If you asked me a few years ago that standalone GPS devices would fall on hard times in the short future, I probably wouldn’t have believed you. But those days, you couldn’t predict the rise of smart-phones such as the iPhone. Nowadays, the age of mobile GPS is finally upon us. As Steve Jobs would say, people are not into one trick pony devices anymore. Carrying a GPS around with you can be quite a hassle. It’s certainly more convenient to transform your smart phone into a mobile GPS and carry it with you on the go. That has put GPS makers such as Garmin, TomTom, and Magellan in a bind. These companies have spent years trying to build better, more capable stand alone GPS devices. All of a sudden, the game has changed. It’s no wonder some of these companies feel the rug has been pulled from under them.
GPS manufacturers really have three options at this point. They can either try to come up with a phone of their own to compete with the iPhone. Garmin has decided to take this approach with Nuvifone. While the company has partnered with ASUS to introduce a decent smart-phone, the strategy is still risky. For starters, most of Garmin’s competitors have either introduced or in the process of introducing their own iPhone apps. So that market is already becoming saturated but the top GPS maker in the world is not part of the field. Besides, Garmin is not in the phone business, and it’s not clear how Nuvifone would perform better than the iPhone when it comes to navigation.
The second option is to get out of the hardware business and focus only on software solutions for consumers. Navigon has done just that. The company introduced its own stand alone GPS devices a few years ago, and they generated quite a buzz. But Navigon couldn’t sustain its business when people started taking their business to Apple and other smart-phone makers. So Navigon decided to pull the plug and focus on its core competency. Let’s not forget that Mobile Navigator is one killer GPS with text to speech capability that is almost as powerful as stand alone Navigon devices.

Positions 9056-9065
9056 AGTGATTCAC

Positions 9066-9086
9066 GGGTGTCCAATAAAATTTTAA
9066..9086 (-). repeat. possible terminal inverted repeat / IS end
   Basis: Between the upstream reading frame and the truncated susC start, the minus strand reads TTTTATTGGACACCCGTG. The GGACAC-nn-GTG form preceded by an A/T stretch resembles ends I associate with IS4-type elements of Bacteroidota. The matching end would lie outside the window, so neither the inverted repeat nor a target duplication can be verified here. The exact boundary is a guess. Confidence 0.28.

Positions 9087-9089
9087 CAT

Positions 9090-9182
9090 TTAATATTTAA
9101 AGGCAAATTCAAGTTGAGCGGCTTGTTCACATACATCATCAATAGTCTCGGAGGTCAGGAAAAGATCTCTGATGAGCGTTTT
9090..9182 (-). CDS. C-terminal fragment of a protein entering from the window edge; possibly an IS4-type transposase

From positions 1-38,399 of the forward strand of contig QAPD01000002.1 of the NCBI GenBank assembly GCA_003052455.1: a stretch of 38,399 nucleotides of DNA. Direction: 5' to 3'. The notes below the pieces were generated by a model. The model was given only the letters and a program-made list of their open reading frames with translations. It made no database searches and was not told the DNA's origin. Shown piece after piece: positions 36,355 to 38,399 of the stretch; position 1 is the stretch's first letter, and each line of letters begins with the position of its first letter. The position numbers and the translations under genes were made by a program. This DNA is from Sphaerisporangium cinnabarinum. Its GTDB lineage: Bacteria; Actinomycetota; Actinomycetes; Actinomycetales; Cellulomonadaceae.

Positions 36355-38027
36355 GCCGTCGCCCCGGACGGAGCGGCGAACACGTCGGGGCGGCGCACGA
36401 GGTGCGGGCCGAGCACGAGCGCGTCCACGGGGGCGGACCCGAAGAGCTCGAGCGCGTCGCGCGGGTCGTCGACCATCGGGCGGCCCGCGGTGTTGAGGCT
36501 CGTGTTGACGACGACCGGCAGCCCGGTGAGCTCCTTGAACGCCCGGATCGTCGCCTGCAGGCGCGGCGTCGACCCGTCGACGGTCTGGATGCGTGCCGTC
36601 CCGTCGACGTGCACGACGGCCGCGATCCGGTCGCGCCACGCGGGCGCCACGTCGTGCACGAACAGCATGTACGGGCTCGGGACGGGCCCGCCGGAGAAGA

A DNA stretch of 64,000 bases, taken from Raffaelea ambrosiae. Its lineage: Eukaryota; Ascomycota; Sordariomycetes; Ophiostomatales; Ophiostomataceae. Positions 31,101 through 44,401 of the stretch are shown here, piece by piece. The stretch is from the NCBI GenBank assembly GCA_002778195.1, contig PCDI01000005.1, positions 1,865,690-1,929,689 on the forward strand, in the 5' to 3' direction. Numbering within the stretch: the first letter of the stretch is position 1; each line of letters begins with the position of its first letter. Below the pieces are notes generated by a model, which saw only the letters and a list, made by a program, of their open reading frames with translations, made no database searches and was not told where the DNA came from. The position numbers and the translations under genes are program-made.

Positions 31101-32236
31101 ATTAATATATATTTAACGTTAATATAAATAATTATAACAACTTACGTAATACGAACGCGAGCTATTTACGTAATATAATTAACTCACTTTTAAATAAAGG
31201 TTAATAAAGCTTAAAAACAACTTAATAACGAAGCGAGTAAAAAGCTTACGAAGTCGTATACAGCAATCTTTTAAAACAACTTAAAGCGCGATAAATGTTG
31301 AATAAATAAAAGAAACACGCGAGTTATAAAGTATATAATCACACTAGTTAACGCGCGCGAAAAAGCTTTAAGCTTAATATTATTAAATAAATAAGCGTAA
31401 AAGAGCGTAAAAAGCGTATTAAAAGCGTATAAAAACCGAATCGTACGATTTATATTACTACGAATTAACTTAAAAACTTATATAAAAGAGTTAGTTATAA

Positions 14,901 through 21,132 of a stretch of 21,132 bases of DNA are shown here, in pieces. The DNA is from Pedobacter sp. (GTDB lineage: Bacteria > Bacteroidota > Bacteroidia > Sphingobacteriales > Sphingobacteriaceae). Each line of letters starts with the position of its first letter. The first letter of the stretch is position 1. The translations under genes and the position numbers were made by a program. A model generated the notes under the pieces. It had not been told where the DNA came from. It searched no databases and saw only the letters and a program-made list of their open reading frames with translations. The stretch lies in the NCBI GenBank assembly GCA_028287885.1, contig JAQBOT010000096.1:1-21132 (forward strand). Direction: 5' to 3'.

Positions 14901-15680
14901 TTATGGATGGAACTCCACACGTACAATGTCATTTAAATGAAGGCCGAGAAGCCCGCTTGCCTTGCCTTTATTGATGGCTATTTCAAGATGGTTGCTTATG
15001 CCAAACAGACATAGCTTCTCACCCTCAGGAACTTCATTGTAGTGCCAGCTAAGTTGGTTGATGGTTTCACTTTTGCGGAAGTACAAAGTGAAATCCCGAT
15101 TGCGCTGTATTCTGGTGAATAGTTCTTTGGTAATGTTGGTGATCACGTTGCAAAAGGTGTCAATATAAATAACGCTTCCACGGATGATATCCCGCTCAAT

The third and final option is what TomTom has done. It has not only kept its stand alone GPS devices, it’s also introduced a decent GPS kit for the iPhone. The company may not be relying only on its PNDs these days, but that’s no reason to abandon the market altogether. TomTom GPS for iPhone is a decent app, and while it still doesn’t have all the features people have come to love in TomTom GPS units, it’s still pretty capable. It’s not clear whether TomTom will keep expanding its hardware models, considering that a lot of people rather spend $300 on an iPhone than a stand alone GPS.
The iPhone may not be solely responsible for the state of PND business, but it has played a considerable role in it. Smart companies have taken the opportunity to protect their investments by taking advantage of the new mobile market that has come up due to the debut of more sophisticated smart-phones such as the iPhone and Palm Pre. Some are even using the iPhone to make interacting with their hardware units easier for their customers. The PND market is not completely dead yet, but it’s not clear how it’s going to survive?
Your take: would you still consider investing in a personal navigation device in the iPhone era?